Risk of bias was assessed as being high in all studies (eTable 6 in Supplement). Adequate details on randomization were only provided by 2 studies14,20; 4 further studies randomized based on hospital number, date of admission, or alternate admission14,15,19,21; and 2 provided no details of randomization.16,17 All studies were at high risk of allocation bias. Six studies were at risk of incomplete follow-up and selective reporting because of a lack of details on losses to follow-up, selective clinical review at 2 weeks only, and reliance on patient-reported adverse events only. No study provided detail of blinding of outcome assessors. Two studies provided a definition of SSI in keeping with widely accepted criteria,16,17 and only 1 study provided no definition; the remainder relied on the authors’ own definitions (Table 2).
Funnel plot analysis showed a wide distribution around the mean for all studies and for appendicitis only studies; an asymmetrical distribution of appendicitis only studies indicated potential publication bias.
When SSI was assessed in all studies using a fixed-effects model, DPC significantly reduced the chance of SSI (OR, 0.61; P = .02). However, heterogeneity was high (72%), and using a random-effects model, the effect was no longer significant (Figure 2). For appendicitis only studies, the effect was not significant in either model (Table 3).
Pooled effects for the secondary outcomes are shown in Table 3. Length of stay as assessed by all studies was significantly increased with DPC when assessed by a fixed-effects model, but heterogeneity was again high (98%) and a random-effects model was not significant. For appendicitis only studies, the reverse was found; there was a reduction in length of stay with a fixed-effects model but it was nonsignificant with a random-effects model. Healing by secondary intention and readmission were not significantly different between DPC and PC for all studies or appendicitis only studies, by either fixed-effects or random-effects models.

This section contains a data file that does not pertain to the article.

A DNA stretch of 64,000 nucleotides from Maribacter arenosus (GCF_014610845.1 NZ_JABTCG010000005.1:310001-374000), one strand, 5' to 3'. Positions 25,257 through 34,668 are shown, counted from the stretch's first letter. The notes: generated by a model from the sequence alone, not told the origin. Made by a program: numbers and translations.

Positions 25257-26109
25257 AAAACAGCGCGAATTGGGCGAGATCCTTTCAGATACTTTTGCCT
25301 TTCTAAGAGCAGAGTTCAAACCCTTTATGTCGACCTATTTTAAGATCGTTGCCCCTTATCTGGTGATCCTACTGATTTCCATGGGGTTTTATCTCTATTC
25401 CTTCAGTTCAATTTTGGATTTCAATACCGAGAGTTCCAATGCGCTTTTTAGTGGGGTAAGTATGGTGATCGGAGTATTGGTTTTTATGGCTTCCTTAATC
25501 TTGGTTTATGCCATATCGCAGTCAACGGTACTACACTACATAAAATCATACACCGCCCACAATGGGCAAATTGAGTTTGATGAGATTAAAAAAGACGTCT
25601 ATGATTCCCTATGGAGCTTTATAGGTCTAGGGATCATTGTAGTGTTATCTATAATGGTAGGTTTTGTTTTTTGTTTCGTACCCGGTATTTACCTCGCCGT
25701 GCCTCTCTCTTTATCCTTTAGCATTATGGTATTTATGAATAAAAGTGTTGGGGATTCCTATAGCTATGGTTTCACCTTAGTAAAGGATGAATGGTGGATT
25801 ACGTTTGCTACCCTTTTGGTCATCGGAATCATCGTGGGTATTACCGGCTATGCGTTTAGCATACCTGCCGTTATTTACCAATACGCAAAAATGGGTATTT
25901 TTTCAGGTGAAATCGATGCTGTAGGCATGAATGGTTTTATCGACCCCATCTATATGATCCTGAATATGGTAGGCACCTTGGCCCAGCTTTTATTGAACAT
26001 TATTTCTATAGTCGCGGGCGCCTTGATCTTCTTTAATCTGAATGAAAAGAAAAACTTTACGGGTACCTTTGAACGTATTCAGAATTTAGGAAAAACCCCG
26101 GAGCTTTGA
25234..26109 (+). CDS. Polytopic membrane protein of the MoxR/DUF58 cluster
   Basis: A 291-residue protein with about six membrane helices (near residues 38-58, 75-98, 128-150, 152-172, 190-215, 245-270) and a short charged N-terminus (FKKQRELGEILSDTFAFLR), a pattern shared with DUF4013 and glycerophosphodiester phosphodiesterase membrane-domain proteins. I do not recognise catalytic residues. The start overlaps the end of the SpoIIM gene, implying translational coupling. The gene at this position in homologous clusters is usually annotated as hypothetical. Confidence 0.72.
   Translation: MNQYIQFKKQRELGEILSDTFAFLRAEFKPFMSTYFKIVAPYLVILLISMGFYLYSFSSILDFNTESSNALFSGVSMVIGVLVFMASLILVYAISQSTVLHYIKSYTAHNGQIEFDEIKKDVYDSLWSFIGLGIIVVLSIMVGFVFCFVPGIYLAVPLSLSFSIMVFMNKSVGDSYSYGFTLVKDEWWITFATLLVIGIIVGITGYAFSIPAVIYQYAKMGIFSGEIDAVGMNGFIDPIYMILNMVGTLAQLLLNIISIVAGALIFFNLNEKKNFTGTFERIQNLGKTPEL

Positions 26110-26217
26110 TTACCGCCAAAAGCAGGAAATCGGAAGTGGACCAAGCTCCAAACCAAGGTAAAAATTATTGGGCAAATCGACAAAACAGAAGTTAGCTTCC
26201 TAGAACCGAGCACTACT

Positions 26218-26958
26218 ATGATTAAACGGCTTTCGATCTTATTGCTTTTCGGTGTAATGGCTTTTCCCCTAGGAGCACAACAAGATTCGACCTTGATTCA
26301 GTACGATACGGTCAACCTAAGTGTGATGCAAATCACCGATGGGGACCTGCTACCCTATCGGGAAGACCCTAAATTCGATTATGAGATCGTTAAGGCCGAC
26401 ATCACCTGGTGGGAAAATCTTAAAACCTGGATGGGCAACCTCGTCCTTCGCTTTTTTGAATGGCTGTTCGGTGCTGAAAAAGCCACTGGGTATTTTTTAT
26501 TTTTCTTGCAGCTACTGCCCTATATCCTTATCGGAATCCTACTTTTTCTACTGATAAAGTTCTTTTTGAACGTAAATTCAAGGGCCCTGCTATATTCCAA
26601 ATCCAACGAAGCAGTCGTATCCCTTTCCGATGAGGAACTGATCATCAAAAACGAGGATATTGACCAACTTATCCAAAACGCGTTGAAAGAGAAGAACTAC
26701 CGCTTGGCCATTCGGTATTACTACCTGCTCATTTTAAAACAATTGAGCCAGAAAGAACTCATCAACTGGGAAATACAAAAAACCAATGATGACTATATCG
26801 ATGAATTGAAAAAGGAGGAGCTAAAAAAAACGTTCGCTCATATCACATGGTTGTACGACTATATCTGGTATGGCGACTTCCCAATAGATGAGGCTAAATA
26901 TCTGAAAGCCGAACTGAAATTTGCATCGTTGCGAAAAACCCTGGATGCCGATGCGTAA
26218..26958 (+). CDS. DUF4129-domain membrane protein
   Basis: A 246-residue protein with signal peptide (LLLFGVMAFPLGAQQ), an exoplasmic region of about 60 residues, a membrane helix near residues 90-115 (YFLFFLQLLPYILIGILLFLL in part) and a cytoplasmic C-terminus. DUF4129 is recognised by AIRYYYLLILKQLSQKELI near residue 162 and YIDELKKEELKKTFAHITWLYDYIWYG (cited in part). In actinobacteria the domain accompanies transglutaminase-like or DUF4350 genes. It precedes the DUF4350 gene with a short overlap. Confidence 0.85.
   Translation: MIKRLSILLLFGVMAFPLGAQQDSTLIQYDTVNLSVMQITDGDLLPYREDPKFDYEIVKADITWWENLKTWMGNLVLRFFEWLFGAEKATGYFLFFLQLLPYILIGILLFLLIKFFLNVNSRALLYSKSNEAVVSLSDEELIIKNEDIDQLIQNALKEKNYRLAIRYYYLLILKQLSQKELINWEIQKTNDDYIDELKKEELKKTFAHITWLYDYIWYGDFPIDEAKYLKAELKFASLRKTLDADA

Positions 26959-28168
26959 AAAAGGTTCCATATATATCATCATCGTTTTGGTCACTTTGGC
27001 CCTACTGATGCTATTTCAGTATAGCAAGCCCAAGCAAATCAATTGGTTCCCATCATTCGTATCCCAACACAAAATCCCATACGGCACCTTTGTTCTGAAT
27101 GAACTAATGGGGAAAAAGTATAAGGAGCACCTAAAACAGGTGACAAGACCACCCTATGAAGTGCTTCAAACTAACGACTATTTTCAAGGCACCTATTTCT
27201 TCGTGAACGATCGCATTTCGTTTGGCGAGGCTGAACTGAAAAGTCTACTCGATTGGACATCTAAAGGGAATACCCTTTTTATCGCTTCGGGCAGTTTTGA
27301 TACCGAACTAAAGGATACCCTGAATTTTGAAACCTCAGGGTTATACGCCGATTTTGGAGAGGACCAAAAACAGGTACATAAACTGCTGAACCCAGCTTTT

Finding a reliable method to reduce SSI following abdominal surgery is an international research priority. Surgical site infection carries significant morbidity and financial cost and, when assessed prospectively and accurately, affects more patients than previously thought. Many single measures in individual RCTs have been proven to reduce SSI. These measures include surgical hand preparation,23 appropriate antibiotic prophylaxis,24 and postponing of an elective operation in the case of active remote infection.25 Although there appears to be no difference in SSI in patients who have had hair removed from the surgical site compared with no hair removal,26 clipping before surgery rather than shaving is recommended in current UK national guidelines.27 As early as 1985, the Study on the Efficacy of Nosocomial Infection Control showed that the involvement of a dedicated infection control team with surveillance and feedback of observed wound infection data resulted in a 38% decrease of SSI among participating hospitals.
Other measures that have been recommended to reduce SSI include supplemental oxygen use,5,6 no bowel preparation in elective bowel resection,28 preoperative skin antisepsis,29 perioperative normothermia,8 intravenous fluid restriction,30 antimicrobial-impregnated sutures,31 wound edge protection devices,7 and tight glycemic control. While a meta-analysis32 from 2009 found insufficient evidence to support strict glycemic control vs conventional management (maintenance of glucose level <200 mg/dL [to convert to millimoles per liter, multiply by 0.0555]) for the prevention of SSI, a recent publication from the Surgical Care and Outcomes Assessment Program in Washington State reported that patients with postoperative hyperglycemia had a significantly increased risk of infection, operative reinterventions, and death. This increased morbidity was independent of whether the patient was known preoperatively to have diabetes.33